Letters Ottawa rules, OK?

Rules are different in diabetes

BMJ 2009; 339 doi: http://dx.doi.org/10.1136/bmj.b3507 (Published 01 September 2009) Cite this as: BMJ 2009;339:b3507
  1. Anthony P Coll, honorary consultant physician1
  1. 1Weston Diabetes and Endocrine Clinic, Addenbrooke’s Hospital, Cambridge CB2 0QQ
  1. apc36{at}cam.ac.uk

    Mayer describes how clinical prediction rules can avoid unnecessary investigation of the injured ankle and foot,1 but users of any set of rules need to know their limitations.

    Patients with diabetes and severe distal sensorimotor neuropathy may present with a bruised and swollen foot as a result of a bony injury but remain free from pain and still fully able to weight bear without complaint. Such injuries may have occurred without any clear antecedent history or after apparently trivial trauma.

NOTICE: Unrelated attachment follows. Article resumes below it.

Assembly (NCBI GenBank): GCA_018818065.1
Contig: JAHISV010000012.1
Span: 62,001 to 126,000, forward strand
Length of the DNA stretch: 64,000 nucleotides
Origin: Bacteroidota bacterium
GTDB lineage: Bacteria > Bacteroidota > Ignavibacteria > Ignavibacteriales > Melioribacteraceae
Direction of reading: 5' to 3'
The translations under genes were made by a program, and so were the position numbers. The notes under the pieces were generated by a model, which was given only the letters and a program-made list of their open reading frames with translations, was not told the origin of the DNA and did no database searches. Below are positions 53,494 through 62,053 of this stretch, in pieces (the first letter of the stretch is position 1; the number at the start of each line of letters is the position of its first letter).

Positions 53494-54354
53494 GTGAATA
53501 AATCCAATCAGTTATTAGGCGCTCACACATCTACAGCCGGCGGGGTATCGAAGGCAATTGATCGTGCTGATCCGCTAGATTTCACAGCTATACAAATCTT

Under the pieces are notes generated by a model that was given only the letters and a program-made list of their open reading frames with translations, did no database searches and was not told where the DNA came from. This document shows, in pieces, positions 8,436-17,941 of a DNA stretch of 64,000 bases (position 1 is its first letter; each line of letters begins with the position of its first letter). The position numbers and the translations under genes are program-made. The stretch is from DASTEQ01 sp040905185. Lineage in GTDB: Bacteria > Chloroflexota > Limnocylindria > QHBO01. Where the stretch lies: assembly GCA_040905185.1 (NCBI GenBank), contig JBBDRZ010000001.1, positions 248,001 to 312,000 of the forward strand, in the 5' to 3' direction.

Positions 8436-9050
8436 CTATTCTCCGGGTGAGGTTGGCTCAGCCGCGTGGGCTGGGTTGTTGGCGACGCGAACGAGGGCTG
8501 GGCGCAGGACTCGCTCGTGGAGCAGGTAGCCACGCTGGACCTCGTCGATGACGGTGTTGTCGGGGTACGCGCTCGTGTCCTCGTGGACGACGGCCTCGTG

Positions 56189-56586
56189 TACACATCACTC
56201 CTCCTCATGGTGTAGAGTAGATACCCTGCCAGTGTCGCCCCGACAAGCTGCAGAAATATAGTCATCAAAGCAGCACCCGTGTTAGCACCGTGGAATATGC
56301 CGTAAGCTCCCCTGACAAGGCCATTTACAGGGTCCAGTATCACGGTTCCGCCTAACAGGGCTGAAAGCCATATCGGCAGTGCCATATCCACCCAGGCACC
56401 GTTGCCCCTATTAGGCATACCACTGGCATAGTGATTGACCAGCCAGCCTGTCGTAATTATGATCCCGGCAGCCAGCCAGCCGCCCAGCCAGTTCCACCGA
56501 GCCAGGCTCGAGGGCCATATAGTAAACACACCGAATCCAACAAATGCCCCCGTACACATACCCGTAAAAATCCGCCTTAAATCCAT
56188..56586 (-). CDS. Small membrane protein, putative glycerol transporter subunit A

In this context the absence of pain is no reassurance against there being a bony injury. Walking with ease on a red, hot swollen foot is highly abnormal, and a thorough clinical and radiological assessment is essential. Failure to diagnose such an injury early and put in place appropriate off-weight bearing measures may result in severe deformity and disability.

    Notes

    Cite this as: BMJ 2009;339:b3507

    Footnotes

    • Competing interests: None declared.

    References